NJ Troopers Arrest Man for Calling in False
of Gunmen at Turnpike Rest Stop
West Trenton, N.J – The New Jersey State Police today charged a New York man with causing a false public alarm in
connection with a widely publicized stop of a van transporting minority high school students from Queens on the New Jersey Turnpike.
Rodney A. Tanzymore, 19, of St. Albans (Queens) N.Y., was charged at an NYPD precinct station by New Jersey troopers who had
investigated the November 21st incident.
State Police detectives allege that Tanzymore phoned in the false information to 911 that described three of the occupants of the
student group and stated that these men got out of a van in the Woodrow Wilson service plaza on the turnpike with handguns. Tanzymore
was one of the students on board the van. He also described the Mercedes passenger van with tinted windows in which the students and
their chaperones were traveling home from a trip to a Washington, D.C. university. The description included a partial license plate
for the vehicle.
The call prompted a high-risk response by numerous troopers who located the van and evacuated the 15 occupants on the side of the
turnpike in Hamilton Township, Mercer County. During that process, Tanzymore gave troopers a false name and
date of birth. The group was placed back in their van when the search turned up no weapons.
When someone involved with the group publicly questioned the credibility of the complaint, the New Jersey State Police released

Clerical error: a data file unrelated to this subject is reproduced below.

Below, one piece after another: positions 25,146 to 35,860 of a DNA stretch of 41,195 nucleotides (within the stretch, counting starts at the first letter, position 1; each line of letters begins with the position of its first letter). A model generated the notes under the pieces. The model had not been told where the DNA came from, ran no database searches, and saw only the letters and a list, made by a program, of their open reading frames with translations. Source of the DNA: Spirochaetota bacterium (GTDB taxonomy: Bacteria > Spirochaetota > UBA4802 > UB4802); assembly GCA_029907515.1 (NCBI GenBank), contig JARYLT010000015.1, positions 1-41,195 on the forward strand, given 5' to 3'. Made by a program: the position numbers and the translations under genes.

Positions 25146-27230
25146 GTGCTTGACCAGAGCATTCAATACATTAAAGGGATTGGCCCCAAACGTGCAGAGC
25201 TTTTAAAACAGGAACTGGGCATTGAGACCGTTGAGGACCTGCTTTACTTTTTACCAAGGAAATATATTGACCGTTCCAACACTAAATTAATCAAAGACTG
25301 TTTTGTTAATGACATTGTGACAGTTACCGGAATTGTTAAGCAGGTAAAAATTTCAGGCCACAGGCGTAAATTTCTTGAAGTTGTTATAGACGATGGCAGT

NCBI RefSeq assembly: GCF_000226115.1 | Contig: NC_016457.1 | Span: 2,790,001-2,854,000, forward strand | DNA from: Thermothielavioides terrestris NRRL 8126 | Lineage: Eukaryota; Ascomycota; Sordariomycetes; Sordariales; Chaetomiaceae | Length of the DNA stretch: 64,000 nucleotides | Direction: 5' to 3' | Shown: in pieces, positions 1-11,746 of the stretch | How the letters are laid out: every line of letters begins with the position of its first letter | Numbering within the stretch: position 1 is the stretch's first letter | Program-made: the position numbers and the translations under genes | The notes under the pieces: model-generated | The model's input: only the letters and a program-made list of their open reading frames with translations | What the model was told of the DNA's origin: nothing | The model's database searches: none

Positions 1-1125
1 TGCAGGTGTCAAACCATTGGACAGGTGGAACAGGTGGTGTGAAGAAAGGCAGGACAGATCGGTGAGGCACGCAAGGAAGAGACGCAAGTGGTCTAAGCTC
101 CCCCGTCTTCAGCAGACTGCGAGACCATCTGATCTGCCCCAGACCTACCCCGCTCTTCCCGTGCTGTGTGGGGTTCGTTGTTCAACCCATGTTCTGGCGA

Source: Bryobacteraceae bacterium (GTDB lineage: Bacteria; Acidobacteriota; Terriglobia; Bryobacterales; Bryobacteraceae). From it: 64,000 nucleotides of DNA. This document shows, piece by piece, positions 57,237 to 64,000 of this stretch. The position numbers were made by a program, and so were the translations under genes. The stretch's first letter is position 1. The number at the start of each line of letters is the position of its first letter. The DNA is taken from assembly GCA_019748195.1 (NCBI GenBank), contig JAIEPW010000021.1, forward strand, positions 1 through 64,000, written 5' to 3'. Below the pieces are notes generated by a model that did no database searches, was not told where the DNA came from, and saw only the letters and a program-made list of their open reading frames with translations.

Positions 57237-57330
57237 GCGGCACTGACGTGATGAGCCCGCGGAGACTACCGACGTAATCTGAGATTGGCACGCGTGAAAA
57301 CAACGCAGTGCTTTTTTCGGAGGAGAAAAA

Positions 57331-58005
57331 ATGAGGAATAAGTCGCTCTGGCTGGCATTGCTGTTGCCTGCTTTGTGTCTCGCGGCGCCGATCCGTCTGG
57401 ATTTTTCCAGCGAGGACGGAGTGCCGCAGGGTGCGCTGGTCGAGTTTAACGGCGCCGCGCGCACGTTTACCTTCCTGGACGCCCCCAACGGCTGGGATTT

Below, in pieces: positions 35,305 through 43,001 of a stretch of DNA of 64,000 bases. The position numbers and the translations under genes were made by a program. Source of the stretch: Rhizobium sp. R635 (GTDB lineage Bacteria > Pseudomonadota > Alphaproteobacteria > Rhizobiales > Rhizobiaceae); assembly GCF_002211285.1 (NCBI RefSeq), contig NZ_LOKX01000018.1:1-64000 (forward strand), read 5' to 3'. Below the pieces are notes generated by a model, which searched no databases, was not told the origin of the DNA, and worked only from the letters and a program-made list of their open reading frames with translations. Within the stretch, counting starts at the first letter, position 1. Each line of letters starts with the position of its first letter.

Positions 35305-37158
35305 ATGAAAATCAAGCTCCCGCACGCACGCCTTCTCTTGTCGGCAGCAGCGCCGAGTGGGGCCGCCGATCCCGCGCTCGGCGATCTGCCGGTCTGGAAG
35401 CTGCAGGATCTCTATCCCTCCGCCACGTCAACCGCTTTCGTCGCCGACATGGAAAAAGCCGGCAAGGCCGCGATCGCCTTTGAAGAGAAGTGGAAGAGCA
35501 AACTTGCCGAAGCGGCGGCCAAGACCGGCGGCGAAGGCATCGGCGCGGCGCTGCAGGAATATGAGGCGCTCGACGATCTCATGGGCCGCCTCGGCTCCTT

the audio of the 911 call and video from the in-car cameras to show the critical nature of the incident and the professional response
by the troopers.
"A false report such as this endangers everyone involved and is indeed a reckless act, one that our office will not tolerate,"
said Acting Attorney General Paula T. Dow. "We will prosecute this matter to the fullest extent of the law."
"A call about a very dangerous public safety threat cannot be taken lightly. When our troopers on the turnpike hear a report
of three men with guns at a public rest stop, they must act with a quick and measured response. Part of our job is to face such
dangers in a professional manner, and I’m proud of the work our troopers do," said Colonel Rick Fuentes, Superintendent of the
Detective Sergeant Ray Smink and Detective I Ken Hoppe, assigned to the New Jersey Turnpike, were the primary investigators.
They reviewed evidence including numerous surveillance camera feeds and mobile phone data from the 911 call centers. They have obtained
evidence indicating that Tanzymore made the call from a mobile phone registered to a family member while he was at the service area
during a stop for food.
Tanzymore was located by NJSP Fugitive Unit members working in conjunction with the U.S. Marshall’s Task Force. He was detained
by NYPD pending extradition procedures, unless he waives extradition. His bail on the New Jersey warrant is $50,000 with a 10% option.
The third degree charge of causing false public alarm (NJS 2C:33-3a) can carry a jail term of up to five years in prison.
The case will be prosecuted by the Division of Criminal Justice within the Office of the Attorney General.
These criminal charges are mere accusations. The defendant is presumed innocent until proven guilty in a court of law.
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